Crisp packets featuring a caricature of "Rhodri the coal miner" have been axed following complaints they were offensive.
REAL Crisps introduced the Welsh rarebit-flavoured snacks some four years ago and used the image as "cultural appropriation".
But the black packets have suddenly sparked outrage, with protesters pointing out that there has not been a mine in Rhondda, south Wales, since the 1980s.
Others are fed up the company has persisted with a "rehash of a tired Welsh stereotype".
"No one’s buying nostalgia crisps cause ur grandfather died of pneumoconiosis – sell crisps not bull****," tweeted Treorchy-based writer Sion Tomos Owen.
Another wrote: "Pretty sure this is the definition of cultural appropriation."
Cardiff-based writer and director Clare Sturges suggested REAL "shoot the copywriter and sack the marketing agency for this offensive BS rehash of a tired Welsh stereotype".
But the packaging, which depicts Rhodri peering out a gloomy pit, features a story on how the miner was "born to swing a pick" in the Rhondda Valley, famed as a significant coal mining valley.
REAL Crisps, owned by Ireland’s Tayto, apologised and said the product, part of range of character-driven flavours, was meant to be "tongue-in-cheek".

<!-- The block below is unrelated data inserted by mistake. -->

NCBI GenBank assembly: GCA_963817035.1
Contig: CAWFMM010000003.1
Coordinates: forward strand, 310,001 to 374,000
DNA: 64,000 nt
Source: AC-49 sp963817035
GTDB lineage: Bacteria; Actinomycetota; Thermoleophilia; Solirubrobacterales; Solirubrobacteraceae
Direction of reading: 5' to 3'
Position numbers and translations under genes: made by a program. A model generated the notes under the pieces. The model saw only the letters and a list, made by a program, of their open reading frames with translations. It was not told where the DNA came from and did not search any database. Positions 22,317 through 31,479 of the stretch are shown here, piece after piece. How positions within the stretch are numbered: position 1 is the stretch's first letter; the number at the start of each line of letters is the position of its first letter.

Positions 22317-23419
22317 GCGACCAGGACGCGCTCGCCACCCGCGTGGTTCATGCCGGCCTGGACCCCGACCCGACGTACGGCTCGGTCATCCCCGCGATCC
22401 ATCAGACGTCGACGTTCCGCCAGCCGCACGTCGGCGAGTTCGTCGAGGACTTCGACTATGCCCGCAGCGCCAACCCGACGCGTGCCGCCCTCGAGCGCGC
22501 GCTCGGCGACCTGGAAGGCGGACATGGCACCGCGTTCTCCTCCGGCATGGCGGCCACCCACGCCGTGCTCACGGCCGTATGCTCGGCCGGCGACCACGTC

"We are sorry for any distress that has been caused by the wording.
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"We certainly didn’t mean to be insensitive. This product was launched over four years ago and until now we had not received any feedback," said Matthew Smith, marketing director.
He added: "However, recent comments pointing out how the story on the packet could be interpreted now seem really obvious but, unfortunately, we didn’t pick this up when we were designing the pack.
"We have taken the comments on board and would like to apologise wholeheartedly. We have also started delisting the product.
"Our customers’ opinions are really important to us and I hope they see we are responding to their feedback."
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